Kasheen Clouson

Kasheen Clouson

Quiet, bright lamps attract collector, add to Donalda museum cache

Some people might label Gerald Heisz as a packrat, but he believes he has an eye for treasure — and that eye for treasure has resulted...

Some people might label Gerald Heisz as a packrat, but he believes he has an eye for treasure — and that eye for treasure has resulted in the expansion of the Donalda Lamp Museum’s exhibit by 60 lamps.

Heisz was in his 50s when the old lamps caught his eye at an estate auction, and he went home with the boxy, kerosene-burning Aladdin lamp. Heisz had never truly liked lamps before this; they hissed as they burned oil and were often not bright enough to suit his preferences.

“I collect pretty much anything,” Heisz, who grew up in Donalda, said. “I also collect toys and pocket watches. It started out with guns, then it was money.”

In the Aladdin lamp, though, he found the lamp he was meant to love. Its design and fuel, which is kerosene instead of lamp oil, burns without the telltale hiss of an oil lamp, and it’s high-mantle design enables the lamp to give off a bright, white light equivalent of a 60 watt lightbulb.

Over the years, Heisz collected Aladdin lamps, lining shelves in his basement near Forestburg with the delicate glass creations. Some were fairly rare and colourful and others were more run-of-the-mill colonial design, as the lamp was an inexpensive lamp available through order catalogues like Sears.

“There were all kinds of colonials in the country, because they were cheap,” Heisz said. “They ended up in a lot of homes.”

As the years went on, the basement filled up with lamps, with shelves hanging over the guest bedroom where his grandchildren would sleep in when the family visited. After one such visit, his family said they couldn’t come anymore — the lamps were giving the grandchildren nightmarish fears of accidentally breaking one of the many lamps hanging over the bed.

As both Heisz and his wife, Ruth, are members of the Donalda Lamp Museum’s board, the couple had in the past kept their eyes peeled for lamps not in the museum’s collection, purchasing them at auctions and sales to augment the museum’s exhibits. During the many years the wedded pair had spent with the board, they had become familiar with what the museum had and did not have.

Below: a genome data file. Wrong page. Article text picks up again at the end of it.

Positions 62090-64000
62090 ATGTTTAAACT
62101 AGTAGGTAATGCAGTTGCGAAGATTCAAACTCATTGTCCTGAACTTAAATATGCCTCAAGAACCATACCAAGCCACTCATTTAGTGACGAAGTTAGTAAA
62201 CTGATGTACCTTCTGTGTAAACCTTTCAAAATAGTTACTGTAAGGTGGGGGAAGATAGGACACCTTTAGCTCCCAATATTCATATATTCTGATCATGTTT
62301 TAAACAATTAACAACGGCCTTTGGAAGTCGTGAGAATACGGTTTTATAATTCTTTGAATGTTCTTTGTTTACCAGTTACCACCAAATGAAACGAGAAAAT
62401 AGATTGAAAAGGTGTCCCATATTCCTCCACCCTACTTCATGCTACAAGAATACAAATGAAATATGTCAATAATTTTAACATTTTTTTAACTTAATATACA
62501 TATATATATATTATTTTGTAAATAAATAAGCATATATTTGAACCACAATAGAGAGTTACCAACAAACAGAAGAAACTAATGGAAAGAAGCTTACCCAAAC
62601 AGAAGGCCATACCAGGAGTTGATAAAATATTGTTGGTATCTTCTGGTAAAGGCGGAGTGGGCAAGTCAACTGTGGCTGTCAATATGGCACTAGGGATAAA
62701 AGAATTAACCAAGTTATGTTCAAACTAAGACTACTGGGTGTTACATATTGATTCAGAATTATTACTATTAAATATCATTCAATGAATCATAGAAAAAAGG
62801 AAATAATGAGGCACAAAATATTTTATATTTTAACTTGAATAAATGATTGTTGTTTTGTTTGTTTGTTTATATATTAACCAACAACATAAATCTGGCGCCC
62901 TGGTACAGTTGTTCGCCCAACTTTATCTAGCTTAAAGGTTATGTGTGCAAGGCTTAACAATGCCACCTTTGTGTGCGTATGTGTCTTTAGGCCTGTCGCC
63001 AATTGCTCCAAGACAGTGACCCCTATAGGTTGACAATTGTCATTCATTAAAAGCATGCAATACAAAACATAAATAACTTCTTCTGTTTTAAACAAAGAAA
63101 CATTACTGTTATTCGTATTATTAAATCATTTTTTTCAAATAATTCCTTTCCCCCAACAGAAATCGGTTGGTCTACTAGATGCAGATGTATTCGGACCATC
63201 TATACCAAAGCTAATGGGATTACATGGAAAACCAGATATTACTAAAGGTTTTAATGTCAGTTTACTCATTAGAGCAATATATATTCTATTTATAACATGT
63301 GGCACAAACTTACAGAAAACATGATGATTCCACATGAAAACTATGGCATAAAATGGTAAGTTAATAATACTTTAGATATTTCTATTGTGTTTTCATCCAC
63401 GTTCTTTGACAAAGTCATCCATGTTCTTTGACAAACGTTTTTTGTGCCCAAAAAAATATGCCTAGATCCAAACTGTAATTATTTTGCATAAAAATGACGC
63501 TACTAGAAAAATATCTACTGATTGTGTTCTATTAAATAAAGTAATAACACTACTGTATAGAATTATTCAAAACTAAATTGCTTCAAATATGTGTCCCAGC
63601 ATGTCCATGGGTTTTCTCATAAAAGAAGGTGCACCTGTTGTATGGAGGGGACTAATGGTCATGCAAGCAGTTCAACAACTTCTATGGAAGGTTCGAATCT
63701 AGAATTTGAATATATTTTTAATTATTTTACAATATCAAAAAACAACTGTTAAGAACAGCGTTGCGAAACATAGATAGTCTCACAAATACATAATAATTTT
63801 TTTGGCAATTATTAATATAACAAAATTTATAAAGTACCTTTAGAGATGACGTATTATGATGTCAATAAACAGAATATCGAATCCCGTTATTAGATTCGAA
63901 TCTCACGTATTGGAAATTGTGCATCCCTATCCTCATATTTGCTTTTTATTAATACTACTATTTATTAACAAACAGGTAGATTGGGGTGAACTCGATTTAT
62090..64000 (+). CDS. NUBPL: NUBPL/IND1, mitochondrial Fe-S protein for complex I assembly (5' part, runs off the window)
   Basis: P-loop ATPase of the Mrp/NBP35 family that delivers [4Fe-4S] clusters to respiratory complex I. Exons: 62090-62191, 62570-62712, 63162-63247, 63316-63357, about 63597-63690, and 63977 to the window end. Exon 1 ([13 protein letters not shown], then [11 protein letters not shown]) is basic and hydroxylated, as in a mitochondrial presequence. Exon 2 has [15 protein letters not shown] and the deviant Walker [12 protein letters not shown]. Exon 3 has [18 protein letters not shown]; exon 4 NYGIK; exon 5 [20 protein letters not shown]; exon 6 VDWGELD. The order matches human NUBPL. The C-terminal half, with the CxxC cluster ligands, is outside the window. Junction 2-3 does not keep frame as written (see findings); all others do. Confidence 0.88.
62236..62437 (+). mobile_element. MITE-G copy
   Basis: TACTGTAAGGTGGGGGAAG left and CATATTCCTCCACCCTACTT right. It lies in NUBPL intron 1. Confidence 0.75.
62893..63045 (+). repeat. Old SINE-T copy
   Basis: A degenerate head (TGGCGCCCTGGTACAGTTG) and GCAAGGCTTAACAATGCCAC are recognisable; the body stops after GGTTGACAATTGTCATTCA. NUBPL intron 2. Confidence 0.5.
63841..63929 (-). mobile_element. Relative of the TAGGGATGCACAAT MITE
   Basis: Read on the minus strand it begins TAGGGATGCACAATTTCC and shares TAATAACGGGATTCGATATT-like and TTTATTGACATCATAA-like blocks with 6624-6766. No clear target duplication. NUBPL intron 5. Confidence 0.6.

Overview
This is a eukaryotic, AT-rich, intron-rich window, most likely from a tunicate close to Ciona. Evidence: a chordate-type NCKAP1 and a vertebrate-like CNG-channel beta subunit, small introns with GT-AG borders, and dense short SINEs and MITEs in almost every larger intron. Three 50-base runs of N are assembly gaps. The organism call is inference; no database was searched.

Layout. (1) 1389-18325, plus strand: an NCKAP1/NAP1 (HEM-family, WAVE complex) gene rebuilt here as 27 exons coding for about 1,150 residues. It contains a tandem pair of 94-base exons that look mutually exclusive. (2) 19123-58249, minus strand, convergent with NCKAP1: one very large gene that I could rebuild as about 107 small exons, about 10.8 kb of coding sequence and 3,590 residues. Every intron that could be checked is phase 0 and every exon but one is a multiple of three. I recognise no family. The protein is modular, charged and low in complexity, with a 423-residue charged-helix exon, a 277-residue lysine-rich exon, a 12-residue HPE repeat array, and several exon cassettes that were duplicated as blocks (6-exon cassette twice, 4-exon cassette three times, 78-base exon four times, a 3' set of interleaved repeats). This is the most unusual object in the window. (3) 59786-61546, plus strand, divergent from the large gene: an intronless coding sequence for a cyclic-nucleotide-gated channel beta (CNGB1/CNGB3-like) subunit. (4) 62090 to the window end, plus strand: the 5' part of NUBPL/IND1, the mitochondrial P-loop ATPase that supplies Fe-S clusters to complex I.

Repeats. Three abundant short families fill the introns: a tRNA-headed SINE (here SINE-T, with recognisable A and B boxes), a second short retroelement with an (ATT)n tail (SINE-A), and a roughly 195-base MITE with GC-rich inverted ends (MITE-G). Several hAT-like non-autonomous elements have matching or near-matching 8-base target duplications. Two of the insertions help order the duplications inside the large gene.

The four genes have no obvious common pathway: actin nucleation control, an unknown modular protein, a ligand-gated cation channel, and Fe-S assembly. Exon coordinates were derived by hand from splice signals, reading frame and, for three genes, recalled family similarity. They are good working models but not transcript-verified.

So, when given the choice of his lamps or his family visiting, Heisz knew what he had to do. He started going through his lamps, setting aside ones he knew weren’t available in the museum’slong list of more than 1,000 lamps, and in 2013, he and Ruth donated 60 of his lamps, clearing out a sizable part of the collection — including those in the grandchildren’s guest room.

“I chose what they (the museum) didn’t have,” he said.

Staffing changes at the museum meant the collection of donated lamps went uncatalogued until 2015, but with a new manager and staff on hand, the 60 lamps were identified and their history researched. Earlier this year, the lamps went on display for the first time.

Heisz said he’ll be adding more to the museum’s collection as he continues to parse through his many, many lamps.

“He still has a lot,” Ruth Heisz said with a laugh.

Of all his lamps, it’s a cobalt-blue Lincoln Drape Aladdin lamp that holds the spot in his lamp-loving heart. Many of the lamps are squarish, boxy designs, with their base ornamented with designs. The Lincoln Drape is one of those designs, meant to look like hanging curtains.

But why that lamp, of all lamps?

“My favourite colour is purple,” Heisz elaborated. “Blue was the closest I could get.”

Ruth Heisz had a favourite, too; a little green lantern with a satin-like finish.

“I got it really cheap,” Heisz recalled. One day when he was at auction, the auctioneer advised him that the little green lamp with the satin-like finish would fetch a fair price, so he put it up for bid. The auctioneer was right, and the lamp added a little bid of width to Heisz’ wallet, though his wife said she would have preferred if the lamp had remained in the collection.

With the Heisz addition to the museum, there are now 1,127 lamps on display, with a few out “at the lamp doctor” for repair, board president Darlene Tantrum said.

With still at least 40 lamps — and that guess is likely way under, Ruth Heisz suggested — there’s quite the chance the lamp exhibit will expand more before Heisz is done paring down what he has. And, of course, he’s still buying lamps — he just added a rare standing Aladdin lamp to his personal collection.